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Part 36 offers – latest ruling refuses to apply consequences to successful party

Since the introduction of the additional consequences within CPR 36.17(4) consequent to a Claimant receiving a judgement in more favourable terms than their own offer, there has been debate about the effect of those additional consequences and how they should operate and be applied.

The first major challenge was taken in the matter of Lowin v W Portsmouth & Company in which, at first instance, it was ruled that the cap to costs in provisional assessment was disapplied where a Claimant bettered their own Part 36 offer, due to the award of indemnity costs. However, this was subsequently overruled on Appeal in W Portsmouth & Company v Lowin [2017] EWCA Civ 2172 , with the Asplin LJ in the Court of Appeal finding that she did “…not consider that the Judge was right to conclude as she effectively did at [28] and [31] of the judgment that there is a material conflict between costs assessed on the indemnity basis and costs assessed on that basis subject to a cap…” and that consequently “…no tension or conflict arises…” in the rules such “…that CPR Part 36 contains general provisions which apply, for the most part, across the spectrum of civil litigation whereas rule 47.15 applies to a discrete class of cases to which the provisional assessment provisions apply. Accordingly, rule 47.15 would have taken precedence.”.

That appeared to put that issue to bed once and for all, and thus parties began to look to other areas where the potential consequences of CPR 36.17(4) could be both deployed and utilised.

Earlier this year, in the matter of JLE v Warrington & Halton Hospitals NHS Foundation Trust [2018] EWHC B18 (Costs), query was raised as to whether the consequences could be ‘severable’, or whether they had to operate together. In that matter, the Claimant made a part 36 offer to accept costs, inclusive of interest, of £425,000 and upon detailed assessment Master McCloud ordered the defendant to pay £421,089 plus interest of £10,723.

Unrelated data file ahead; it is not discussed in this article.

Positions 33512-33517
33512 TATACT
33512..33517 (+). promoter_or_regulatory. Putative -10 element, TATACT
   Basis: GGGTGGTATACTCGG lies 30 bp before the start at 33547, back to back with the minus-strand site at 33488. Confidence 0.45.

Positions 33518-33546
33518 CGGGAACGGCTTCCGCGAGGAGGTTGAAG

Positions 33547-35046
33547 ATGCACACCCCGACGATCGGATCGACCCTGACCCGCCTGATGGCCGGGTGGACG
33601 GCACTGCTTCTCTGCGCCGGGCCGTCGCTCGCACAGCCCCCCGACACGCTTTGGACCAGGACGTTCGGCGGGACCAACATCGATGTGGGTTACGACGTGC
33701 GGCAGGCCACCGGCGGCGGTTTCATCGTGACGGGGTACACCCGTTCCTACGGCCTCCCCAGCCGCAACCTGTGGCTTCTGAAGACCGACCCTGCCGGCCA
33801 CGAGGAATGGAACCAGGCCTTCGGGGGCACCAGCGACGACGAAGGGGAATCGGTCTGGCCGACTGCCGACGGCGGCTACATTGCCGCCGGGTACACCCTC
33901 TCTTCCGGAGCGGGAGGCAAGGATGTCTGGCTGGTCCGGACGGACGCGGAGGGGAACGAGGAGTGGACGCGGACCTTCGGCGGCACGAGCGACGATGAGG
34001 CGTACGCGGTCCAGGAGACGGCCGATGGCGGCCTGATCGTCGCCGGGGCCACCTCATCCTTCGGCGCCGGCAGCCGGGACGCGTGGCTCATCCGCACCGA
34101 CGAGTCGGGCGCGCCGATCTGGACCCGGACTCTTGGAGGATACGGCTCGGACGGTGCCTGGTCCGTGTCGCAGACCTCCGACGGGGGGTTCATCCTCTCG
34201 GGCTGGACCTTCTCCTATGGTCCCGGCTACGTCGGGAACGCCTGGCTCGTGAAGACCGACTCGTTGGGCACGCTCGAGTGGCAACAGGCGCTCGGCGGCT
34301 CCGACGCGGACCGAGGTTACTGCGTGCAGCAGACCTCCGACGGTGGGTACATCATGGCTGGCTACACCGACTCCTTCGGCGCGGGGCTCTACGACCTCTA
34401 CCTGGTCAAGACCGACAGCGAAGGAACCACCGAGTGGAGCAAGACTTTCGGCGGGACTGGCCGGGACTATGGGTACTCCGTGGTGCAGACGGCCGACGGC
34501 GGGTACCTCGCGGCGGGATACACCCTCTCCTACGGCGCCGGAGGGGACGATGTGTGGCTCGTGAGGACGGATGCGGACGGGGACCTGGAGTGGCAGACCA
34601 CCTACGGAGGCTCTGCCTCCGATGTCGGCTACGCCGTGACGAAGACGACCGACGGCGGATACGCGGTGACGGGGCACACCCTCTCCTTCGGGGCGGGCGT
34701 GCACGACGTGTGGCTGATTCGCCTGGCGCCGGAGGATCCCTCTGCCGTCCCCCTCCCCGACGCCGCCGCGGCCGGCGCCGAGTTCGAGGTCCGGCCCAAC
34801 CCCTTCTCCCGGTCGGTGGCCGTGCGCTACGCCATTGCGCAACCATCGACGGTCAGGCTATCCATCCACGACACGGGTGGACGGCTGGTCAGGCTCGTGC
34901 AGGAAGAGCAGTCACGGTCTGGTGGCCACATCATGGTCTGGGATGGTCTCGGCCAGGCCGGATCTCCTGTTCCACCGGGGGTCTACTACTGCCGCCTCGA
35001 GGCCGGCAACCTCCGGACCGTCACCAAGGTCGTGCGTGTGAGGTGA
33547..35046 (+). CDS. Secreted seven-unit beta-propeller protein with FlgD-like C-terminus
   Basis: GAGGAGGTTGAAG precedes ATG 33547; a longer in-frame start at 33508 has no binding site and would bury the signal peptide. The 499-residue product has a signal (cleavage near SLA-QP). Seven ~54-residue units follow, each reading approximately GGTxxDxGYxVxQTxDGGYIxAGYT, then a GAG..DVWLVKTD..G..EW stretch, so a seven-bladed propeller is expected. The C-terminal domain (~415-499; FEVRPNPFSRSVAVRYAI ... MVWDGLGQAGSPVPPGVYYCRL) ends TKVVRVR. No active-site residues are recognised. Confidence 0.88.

In relation to the CPR 36.17(4) consequences, the Defendant argued that it would be unjust to award the 10% uplift given the moderate amount by which the Claimant had bettered her offer, being only some approximately £7,000, in comparison with the over £43,000 which the Claimant stood to gain if the specific consequence under CPR 36.17(4)(d) were to be applied.

Contrary to the argument raised by the Defendant that such a finding would be unjust, the Claimant argued that, not only were such penalties not intended to be compensatory, but rather to encourage and incentivise settlement between the parties, but also that the court did not have the power to order only some of those consequences.

Master McCloud, in reaching her adjudication, highlighted three “most significant” factors in the case:

  • The very small margin by which the offer was beaten relative to the much greater size of the bill;

  • “The fact that where a bill is reduced (and seems to have been expected to be reduced) significantly, it will on the whole generally be very difficult for a party to know precisely or even approximately to within a few percent, where to pitch an offer such that even a competent costs lawyer would operate close to chance level as to whether an offer is likely to be ‘over’ or ‘under’ at the end of the hearing”; and

  • The large size of the 10% award relative to the margin by which the offer was beaten.

concluding that the “bonus” of 10% “…would be a clearly disproportionate sum and it would be unjust to award it. That is also the case when one looks at the overall effect in the round of what would be the cumulative penalties in sub-rules (a)-(c) added to (d)”.